The term people-pleasing refers to a person who has an emotional need to please others often at the expense of his or her own needs or desires.
Does this definition apply to you? If so, let us try to understand why you people-please. In doing so, hopefully, you feel inspired to stop.
There are many reasons why you want to please others. Maybe you are genuinely kind and caring, and that is great! We are social beings who want to connect with others. However, more often than not, there is an underlying reason for wanting to please others.
Like most personality traits, a people-pleasing personality begins in childhood. Throughout childhood, we are learning who we are and how we fit into the world based on our interactions with our parents. From these interactions or attachment styles, we build our personalities and sense of worth. Psychologists believe that an early insecure attachment or co-dependent attachment style is a likely cause for people-pleasing. Or perhaps you may have received positive attention whenever you did something nice or caring for someone else, regardless of what you wanted.
Though you may have good intentions, people-pleasing is disrespectful to yourself and others because it is inauthentic. It does not allow others to know what you truly feel. It is also exhausting, depleting, and often un-rewarding.
If you have reached this point and decided to stop people-pleasing, here are a few steps that can help.
- Validate yourself.
An important step to stop people-pleasing is self-validation. Feeding your self-worth with someone else’s opinions of you harms your self-esteem. It makes you prone to intense bouts of anxiety and depression. Learning to validate yourself is a powerful tool to stop people-pleasing. Start by being self-aware. Learn what your needs are and what makes you feel good. Reflect on yourself with interest, curiosity, and respect. This process will help you identify why you want to please others.
Once you have figured out the reasons why validate and meet your own needs. In doing so, you are valuing yourself, your opinions, and your existence and no longer waiting for someone else you meet them for you.
- Say no.
Doling out a flat rejection can be intimidating, even for the person saying it. If so, try saying no more politely by offering a compromise. For example, someone invites you to a dinner date, but you do not want to go. If you are not comfortable rejecting, fearing that their feelings might get hurt, suggest a coffee date. That way, you do not have to hang around for such a long time.
- Be patient.
It’s okay. There will be times where you unintentionally agree to something because that is your default setting. You can still say no later on. However, try not to make it a habit to cancel plans later on. If someone asks something of you, do not give a response immediately. Say, “let me get back to you.” This phrase buys you time to check your schedule or check with yourself and make the right choice.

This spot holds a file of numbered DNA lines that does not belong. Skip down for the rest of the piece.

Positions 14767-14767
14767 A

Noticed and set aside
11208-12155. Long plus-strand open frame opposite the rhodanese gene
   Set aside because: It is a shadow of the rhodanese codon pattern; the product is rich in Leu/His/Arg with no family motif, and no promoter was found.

- Know where you are going.
Having a clear idea, goal, or intention can help you understand what you are saying yes to in your life. Take some time out of your week to evaluate or reevaluate your long-term goals and your short-term goals. Doing so will help narrow down the scope of the things you agree to do, and it will help you say no to anything that does not get you closer to your goals.
Here are some to ask yourself.
- Where do I want to be in five years?
- What am I doing right now to get there?
Hopefully, these questions will make it easier for you to say no.
- Eliminate toxic people.
There are various shades of toxicity, but in short, a toxic person is someone who does not respect your boundaries and values. They overlook and overstep your boundaries hoping that you will make an exception for them. They might ask you for things, and you will get sucked into them. If you have the gall to reject them, they might gaslight you by making you feel bad. Stay away from someone like this! Here are a few tips.
- Stop apologizing.
It is normal and commendable to apologize for something you did but stop apologizing for things that you did not do or have any control over. When you apologize for saying no, you are invalidating your choice and decision to stand up for yourself.
Instead of apologizing, you could try saying phrases like pardon me, after you, or go ahead. It is still acknowledging the other person, but it does not devalue your opinions.
It is a gift to want to be of service to others, but remember you are not beholden to other people’s demands. Stop seeking your worth from others and learn to live free of other people’s expectations.
- Abrams, Allison. Overcoming the Need to Please. 1 Oct. 2017, www.psychologytoday.com/us/blog/nurturing-self-compassion/201710/overcoming-the-need-please.
- Cookson, Paula. The Liberated Self: A People Pleaser’s Guide to Better Relationships. Unbelievable Freedom LLC (February 10, 2020), 2020.
- Garcy, Pamela D. “Needy? 5 Tips to Stop the People-Pleasing.” Psychology Today, 6 Oct. 2014, www.psychologytoday.com/us/blog/fearless-you/201410/needy-5-tips-stop-the-people-pleasing.
- Jack, Claire. “How to Stop Being a People Pleaser.” Psychology Today, Sussex Publishers, 20 Apr. 2020, www.psychologytoday.com/us/blog/women-autism-spectrum-disorder/202004/how-stop-being-people-pleaser.
- Morin, Amy. “10 Signs You’re a People-Pleaser.” Psychology Today, Sussex Publishers, 23 Aug. 2017, www.psychologytoday.com/us/blog/what-mentally-strong-people-dont-do/201708/10-signs-youre-people-pleaser.
- Strauss Cohen, Ilene. How I Learned to Stop Being a People-Pleaser. 16 Mar. 2018, www.psychologytoday.com/us/blog/your-emotional-meter/201803/how-i-learned-stop-being-people-pleaser.
- The School of Life. “How to Stop Being a People Pleaser.” Youtube, 12 Apr. 2018, www.youtube.com/watch?v=8hYTPl7MkiA.
- Van Edwards, Vanessa. 6 Steps to Stop People Pleasing and Start Doing What’s Right For You. 5 May 2016, www.youtube.com/watch?v=_PQdxnHteaU.